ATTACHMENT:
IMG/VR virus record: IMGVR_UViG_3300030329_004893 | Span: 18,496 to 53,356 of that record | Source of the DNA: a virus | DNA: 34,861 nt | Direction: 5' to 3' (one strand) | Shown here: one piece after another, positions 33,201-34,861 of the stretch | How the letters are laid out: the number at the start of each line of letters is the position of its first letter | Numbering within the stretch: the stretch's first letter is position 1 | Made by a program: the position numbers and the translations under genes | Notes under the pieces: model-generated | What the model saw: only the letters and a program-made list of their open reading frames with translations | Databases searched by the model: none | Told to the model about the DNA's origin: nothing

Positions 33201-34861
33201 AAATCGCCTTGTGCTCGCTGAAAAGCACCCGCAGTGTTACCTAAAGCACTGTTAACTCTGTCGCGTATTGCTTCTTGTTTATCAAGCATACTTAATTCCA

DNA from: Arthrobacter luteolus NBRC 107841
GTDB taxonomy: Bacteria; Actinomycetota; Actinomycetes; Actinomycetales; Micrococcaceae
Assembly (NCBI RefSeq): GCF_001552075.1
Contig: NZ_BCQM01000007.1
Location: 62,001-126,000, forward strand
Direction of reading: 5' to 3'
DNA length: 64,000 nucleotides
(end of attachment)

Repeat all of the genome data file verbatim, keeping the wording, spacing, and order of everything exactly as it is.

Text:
IMG/VR virus record: IMGVR_UViG_3300030329_004893 | Span: 18,496 to 53,356 of that record | Source of the DNA: a virus | DNA: 34,861 nt | Direction: 5' to 3' (one strand) | Shown here: one piece after another, positions 33,201-34,861 of the stretch | How the letters are laid out: the number at the start of each line of letters is the position of its first letter | Numbering within the stretch: the stretch's first letter is position 1 | Made by a program: the position numbers and the translations under genes | Notes under the pieces: model-generated | What the model saw: only the letters and a program-made list of their open reading frames with translations | Databases searched by the model: none | Told to the model about the DNA's origin: nothing

Positions 33201-34861
33201 AAATCGCCTTGTGCTCGCTGAAAAGCACCCGCAGTGTTACCTAAAGCACTGTTAACTCTGTCGCGTATTGCTTCTTGTTTATCAAGCATACTTAATTCCA

DNA from: Arthrobacter luteolus NBRC 107841
GTDB taxonomy: Bacteria; Actinomycetota; Actinomycetes; Actinomycetales; Micrococcaceae
Assembly (NCBI RefSeq): GCF_001552075.1
Contig: NZ_BCQM01000007.1
Location: 62,001-126,000, forward strand
Direction of reading: 5' to 3'
DNA length: 64,000 nucleotides